Inspection of Australia and New Zealand Grassland Industry



Both Australia and New Zealand are big livestock producing counties. As early as 1980s, China had already established sound relationship with New Zealand on grassland bases construction in South China. Even today, we still witness sustained exchange and cooperation between the two sides on breed improvement, no-tillage practice, artificial grassland management and utilization. Australia boasts the world's largest grassland acreage (358m ha). In recent years, Australia has exported increasing amount of oaten hay to China. From January to October in 2015, the amount reached to 125 thousand tons, an increase of 28. 9%. Under the backdrop of close relation between China and Australia and in response to the urgent need of China's grassland industry for advanced operation experience, China Grassland Association, under the leadership of President Lu, led a group of 28 people to Australia and New Zealand. The delegation visited the artificial grassland operation, forage seed breeding and oaten hay processing in the two countries. The 14-day visit provides the team member with an in-depth knowledge of the forage industry in the two countries, good examples to follow and sound business opportunities.

I. Artificial Grassland Nurturing and Operation in New Zealand
1. Ample forage breeds, and regional seed breeding and processing
There are about 12m ha of artificial grassland in New Zealand. New Zealand boasts of rich forage breed resources, such as clover, orchard grass, Bromus catharticus, awnless brome, chicory, and narrow leaf plantain. The flagship seed enterprise in New Zealand is PGG Wrightson. The company was founded in 1841 and has a staff of 2500. In 2014, PGG's turnover is 1.2 billion US dollar. Its main business is the so-called one-stop comprehensive agriculture services platform (seed marketing, livestock reproduction and marketing, agriculture material sales, consultancy, training, agent, finance and petty loan and insurance) and seed research and sales.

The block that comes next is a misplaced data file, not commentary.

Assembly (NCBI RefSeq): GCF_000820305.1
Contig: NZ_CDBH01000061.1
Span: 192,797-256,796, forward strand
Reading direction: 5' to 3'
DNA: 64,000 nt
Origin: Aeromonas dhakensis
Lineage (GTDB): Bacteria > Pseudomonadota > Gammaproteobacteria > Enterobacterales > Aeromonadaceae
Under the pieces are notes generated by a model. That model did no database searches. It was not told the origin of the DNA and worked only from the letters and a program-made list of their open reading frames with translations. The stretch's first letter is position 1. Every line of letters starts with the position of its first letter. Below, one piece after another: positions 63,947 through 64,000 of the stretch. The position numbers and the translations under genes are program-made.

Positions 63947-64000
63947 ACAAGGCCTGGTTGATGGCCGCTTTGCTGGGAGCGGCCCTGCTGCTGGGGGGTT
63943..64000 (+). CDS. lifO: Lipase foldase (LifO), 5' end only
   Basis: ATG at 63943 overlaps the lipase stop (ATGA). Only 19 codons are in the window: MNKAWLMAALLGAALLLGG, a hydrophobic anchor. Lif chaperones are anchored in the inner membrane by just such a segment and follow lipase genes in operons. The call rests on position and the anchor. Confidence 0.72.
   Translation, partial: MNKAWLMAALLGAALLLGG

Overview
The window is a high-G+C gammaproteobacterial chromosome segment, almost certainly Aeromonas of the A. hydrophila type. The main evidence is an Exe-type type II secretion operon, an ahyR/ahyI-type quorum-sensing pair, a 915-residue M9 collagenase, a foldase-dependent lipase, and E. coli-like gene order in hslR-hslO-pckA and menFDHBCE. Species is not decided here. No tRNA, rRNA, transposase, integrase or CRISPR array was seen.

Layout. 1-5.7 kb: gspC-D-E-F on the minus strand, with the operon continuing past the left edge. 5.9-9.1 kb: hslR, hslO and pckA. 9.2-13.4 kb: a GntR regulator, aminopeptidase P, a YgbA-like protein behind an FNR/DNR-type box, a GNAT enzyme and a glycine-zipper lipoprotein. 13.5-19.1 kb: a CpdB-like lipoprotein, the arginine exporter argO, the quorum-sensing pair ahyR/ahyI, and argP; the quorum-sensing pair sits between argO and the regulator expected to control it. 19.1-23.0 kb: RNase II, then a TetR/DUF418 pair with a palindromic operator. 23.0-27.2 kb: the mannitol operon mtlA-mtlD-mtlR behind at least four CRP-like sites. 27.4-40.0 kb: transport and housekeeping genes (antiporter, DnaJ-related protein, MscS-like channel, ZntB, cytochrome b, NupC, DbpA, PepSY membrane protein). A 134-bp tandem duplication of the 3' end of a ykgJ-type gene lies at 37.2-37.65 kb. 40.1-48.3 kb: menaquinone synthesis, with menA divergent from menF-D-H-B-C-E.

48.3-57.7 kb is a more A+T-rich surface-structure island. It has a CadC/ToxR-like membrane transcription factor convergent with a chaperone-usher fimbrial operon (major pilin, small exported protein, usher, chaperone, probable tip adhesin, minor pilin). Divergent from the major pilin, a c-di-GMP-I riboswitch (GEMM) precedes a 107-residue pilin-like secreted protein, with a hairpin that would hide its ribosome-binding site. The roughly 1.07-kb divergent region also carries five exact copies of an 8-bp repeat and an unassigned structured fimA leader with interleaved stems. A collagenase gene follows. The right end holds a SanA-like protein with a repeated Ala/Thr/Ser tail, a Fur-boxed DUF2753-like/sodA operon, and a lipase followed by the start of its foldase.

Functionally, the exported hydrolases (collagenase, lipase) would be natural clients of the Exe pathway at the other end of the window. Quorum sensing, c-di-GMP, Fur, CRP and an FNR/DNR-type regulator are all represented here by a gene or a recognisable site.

PGG is the largest seed provider in south hemisphere, whose seed loyalty number and market share is the first in south hemisphere. It takes up 60% of market share of New Zealand, 40% of Australia, 65% of Uruguay. PGG also has offices in China, New Zealand, Australia, Uruguay, Argentina, and Brazil. At present, PGG's seed is exported to more than 50 countries and its production bases are distributed across the continents. The major seed varieties of PGG are grasses, brassica, legumes, herbs, maize, vegetable and lawn. Besides, PGG pays great attention to new variety breeding and utilization. The narrow leaf plantain was bred for forage breed 20 years ago, with crude protein reaching 18%. The plantain is grazing tolerance, which can be cut 8 times for silage making, and 14 cuts for grazing. The seed can be self-reproduced by dropping to the ground automatically. The longevity of the plantain is about 4 to 5 years.
In response to different climate, PGG pays attention to the reproduction and propagation of suitable and adaptable seeds. In New Zealand, PGG focuses on legume such as clover, while in Australia, on alfalfa instead. The new variety bred by PGG will be reproduced by nearby farmers, who will then get technology from PGG for quality control. PGG will buy the seed back then.

2. Mix-sowing of legume and grass in artificial grassland, grazing and sustainable utilization
New Zealand has a sound artificial grassland management and utilization system. Grazing is the popular practice while hay making accounts for a small amount excerpt for peak season. The remaining forage will be made into silage. The artificial grassland is mix-sowed with legume and grass: white clover + orchard grass, white clover + rye grass, white clover + tall fescue. White clover accounts for 20% to 30% in the combination. In wet season, the first two patterns are common while the third one is popular in dry season.
The artificial grassland is divided into paddocks for rotational grazing. Permanent fencing is used to divide the pasture into fixed lots, while temporary electric wired fencing is used to divide the lot into smaller units. The number of livestock is decided by the amount of forage. 25 animals will need 4.5 mu of grazing area. The animals will be relocated to other paddock 2 or 4 days and come back to the first paddock in 40 days. The grazing capacity is 10-12 sheep per hectare.
To be noted, the artificial grassland in New Zealand attaches great importance to management and sustainable utilization. Every two year, soil will be tested and fertilized to improve the soil quality and ensure the sustainable utilization. Normally, the land will be deep tilled and reestablished every 10 years.